We just landed in Cape Verde. We are at Santiago- the capital. For some strange reason a flight to Santiago (through Lisbon) from Berlin, was more expensive than a flight to Santiago, and then connecting to Sal. The budget was tight, and so the cheaper flight was chosen.

I am at the point of entry into Cape Verde. I am on the queue. Being a Nigerian citizen, I have an ECOWAS passport which grants me visa-free entry into a number of (mostly West African) countries. I learnt about this while embroiled in disorientation and confusion and anxiety, as I researched my post-Berlin plans in late December.

Rolph is on a different queue. I think he is on a visa-on-arrival queue. He is to pay like 50 euros or so.

About fifteen minutes have passed. Rolph has long been let through to the main hall for his connecting flight. He’s heading to a different island- Maio. He’s doing some volunteering on a boat there, something like that.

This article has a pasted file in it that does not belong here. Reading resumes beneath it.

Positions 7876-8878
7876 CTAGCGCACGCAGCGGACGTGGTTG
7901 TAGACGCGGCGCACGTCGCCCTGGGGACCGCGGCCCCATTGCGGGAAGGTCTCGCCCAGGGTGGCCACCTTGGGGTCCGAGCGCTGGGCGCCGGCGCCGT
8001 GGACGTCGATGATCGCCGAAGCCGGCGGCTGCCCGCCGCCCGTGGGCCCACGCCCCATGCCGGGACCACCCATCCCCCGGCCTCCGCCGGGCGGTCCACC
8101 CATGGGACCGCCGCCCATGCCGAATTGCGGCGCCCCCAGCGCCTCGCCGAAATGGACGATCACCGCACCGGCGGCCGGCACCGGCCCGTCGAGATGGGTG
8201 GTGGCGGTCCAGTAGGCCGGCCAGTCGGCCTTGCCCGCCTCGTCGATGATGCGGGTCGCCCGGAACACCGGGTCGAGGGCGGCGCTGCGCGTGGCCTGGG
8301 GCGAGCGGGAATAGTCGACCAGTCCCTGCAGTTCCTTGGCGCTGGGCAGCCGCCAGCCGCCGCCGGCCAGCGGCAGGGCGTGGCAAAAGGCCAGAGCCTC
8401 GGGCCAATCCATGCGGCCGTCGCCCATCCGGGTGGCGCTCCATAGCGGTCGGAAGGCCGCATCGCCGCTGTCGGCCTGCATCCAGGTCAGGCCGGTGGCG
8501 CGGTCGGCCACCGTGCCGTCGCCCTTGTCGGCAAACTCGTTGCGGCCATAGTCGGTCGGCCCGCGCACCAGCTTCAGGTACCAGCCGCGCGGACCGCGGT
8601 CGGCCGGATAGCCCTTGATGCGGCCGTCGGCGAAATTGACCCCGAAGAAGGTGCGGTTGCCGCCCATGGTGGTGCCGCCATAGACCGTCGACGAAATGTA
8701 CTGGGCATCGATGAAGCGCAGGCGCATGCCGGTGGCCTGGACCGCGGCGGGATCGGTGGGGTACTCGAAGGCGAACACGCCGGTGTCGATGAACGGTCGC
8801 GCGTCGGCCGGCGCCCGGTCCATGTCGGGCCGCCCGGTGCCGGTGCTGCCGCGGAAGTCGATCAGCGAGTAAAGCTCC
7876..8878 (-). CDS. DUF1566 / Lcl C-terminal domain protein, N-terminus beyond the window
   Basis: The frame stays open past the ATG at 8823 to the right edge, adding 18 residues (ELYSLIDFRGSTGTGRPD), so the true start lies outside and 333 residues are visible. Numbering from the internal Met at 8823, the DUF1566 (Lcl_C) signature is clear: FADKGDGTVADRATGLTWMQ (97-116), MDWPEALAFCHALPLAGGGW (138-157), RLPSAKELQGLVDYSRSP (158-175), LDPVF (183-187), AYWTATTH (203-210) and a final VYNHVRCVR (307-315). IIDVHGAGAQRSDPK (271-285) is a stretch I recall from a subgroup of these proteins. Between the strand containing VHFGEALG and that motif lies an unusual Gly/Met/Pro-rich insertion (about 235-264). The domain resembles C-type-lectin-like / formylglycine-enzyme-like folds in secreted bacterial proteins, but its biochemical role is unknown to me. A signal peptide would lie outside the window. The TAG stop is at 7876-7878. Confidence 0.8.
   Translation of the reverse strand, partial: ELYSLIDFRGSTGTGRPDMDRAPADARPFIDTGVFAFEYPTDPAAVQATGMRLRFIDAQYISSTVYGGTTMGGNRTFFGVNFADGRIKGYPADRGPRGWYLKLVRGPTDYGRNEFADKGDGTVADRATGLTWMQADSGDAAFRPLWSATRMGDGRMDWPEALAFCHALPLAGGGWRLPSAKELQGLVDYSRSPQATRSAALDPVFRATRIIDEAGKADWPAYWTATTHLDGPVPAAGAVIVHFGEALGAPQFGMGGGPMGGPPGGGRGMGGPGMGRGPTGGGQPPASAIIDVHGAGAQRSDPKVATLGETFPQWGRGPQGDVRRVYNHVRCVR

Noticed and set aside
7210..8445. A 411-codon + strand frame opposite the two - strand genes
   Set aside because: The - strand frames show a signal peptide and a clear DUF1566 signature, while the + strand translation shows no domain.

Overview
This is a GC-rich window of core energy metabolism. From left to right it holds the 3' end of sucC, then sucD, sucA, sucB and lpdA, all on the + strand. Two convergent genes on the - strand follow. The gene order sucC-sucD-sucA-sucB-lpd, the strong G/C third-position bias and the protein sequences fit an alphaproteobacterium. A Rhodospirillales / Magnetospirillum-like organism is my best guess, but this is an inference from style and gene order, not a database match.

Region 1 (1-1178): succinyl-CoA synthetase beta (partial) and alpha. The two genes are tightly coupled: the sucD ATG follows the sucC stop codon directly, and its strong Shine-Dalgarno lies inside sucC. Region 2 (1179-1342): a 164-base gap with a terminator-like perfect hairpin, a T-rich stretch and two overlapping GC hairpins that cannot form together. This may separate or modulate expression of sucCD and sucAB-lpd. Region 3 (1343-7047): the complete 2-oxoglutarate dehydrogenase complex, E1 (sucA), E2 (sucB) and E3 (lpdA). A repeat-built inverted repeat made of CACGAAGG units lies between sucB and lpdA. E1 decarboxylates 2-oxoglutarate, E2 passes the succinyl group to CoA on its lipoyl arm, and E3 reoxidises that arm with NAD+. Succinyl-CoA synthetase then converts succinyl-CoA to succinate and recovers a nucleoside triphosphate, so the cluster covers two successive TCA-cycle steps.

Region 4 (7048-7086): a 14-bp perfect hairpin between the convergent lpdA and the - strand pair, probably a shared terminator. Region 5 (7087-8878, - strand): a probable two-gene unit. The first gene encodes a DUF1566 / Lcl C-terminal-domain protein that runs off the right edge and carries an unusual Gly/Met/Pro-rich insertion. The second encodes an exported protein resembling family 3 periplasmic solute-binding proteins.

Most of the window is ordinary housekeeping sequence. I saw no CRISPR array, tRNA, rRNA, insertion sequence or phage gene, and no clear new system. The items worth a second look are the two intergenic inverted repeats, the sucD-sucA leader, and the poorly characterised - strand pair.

There seems to be an issue with my documents. The immigration officers have been passing my passport about. I’m not quite sure what is happening. I think it’s a Nigerian-citizen issue. They don’t trust my country of origin. They don’t trust my passport. They don’t trust me.

At the same time though, they’re not quite sure how to interprete the visas on my passport. I have a Germany visa which expired 2 days ago. I have a US visa which is still valid.

He has a valid US visa. He’s coming here fresh from Berlin. Surely he cannot be such a terrible human being?? Surely he cannot be a potential drug dealer?? Surely he cannot be a reprehensible criminal element who will make life even more difficult for our law enforcement?

Oh man, but he’s from Nigeria though. Should we let him in? Should we not?

I watch them deliberate. My passport is passed through the chain of command. It goes in and out of a number of offices. I keep waiting, wondering what’s going to happen.

At some point an immigration officer walks up to me and communicates that they would like to know how much I have in my bank account.

I hope I’m not hearing him correctly. I have just about a hundred dollars in my Bank of America account, and that’s my most fleshy account. I did some internship work in Berlin during the holidays, but I’m not getting paid until two weeks time. But even then, that is just a little over a hundred and fifty euros. I don’t imagine those are the sort of numbers that make immigration happy.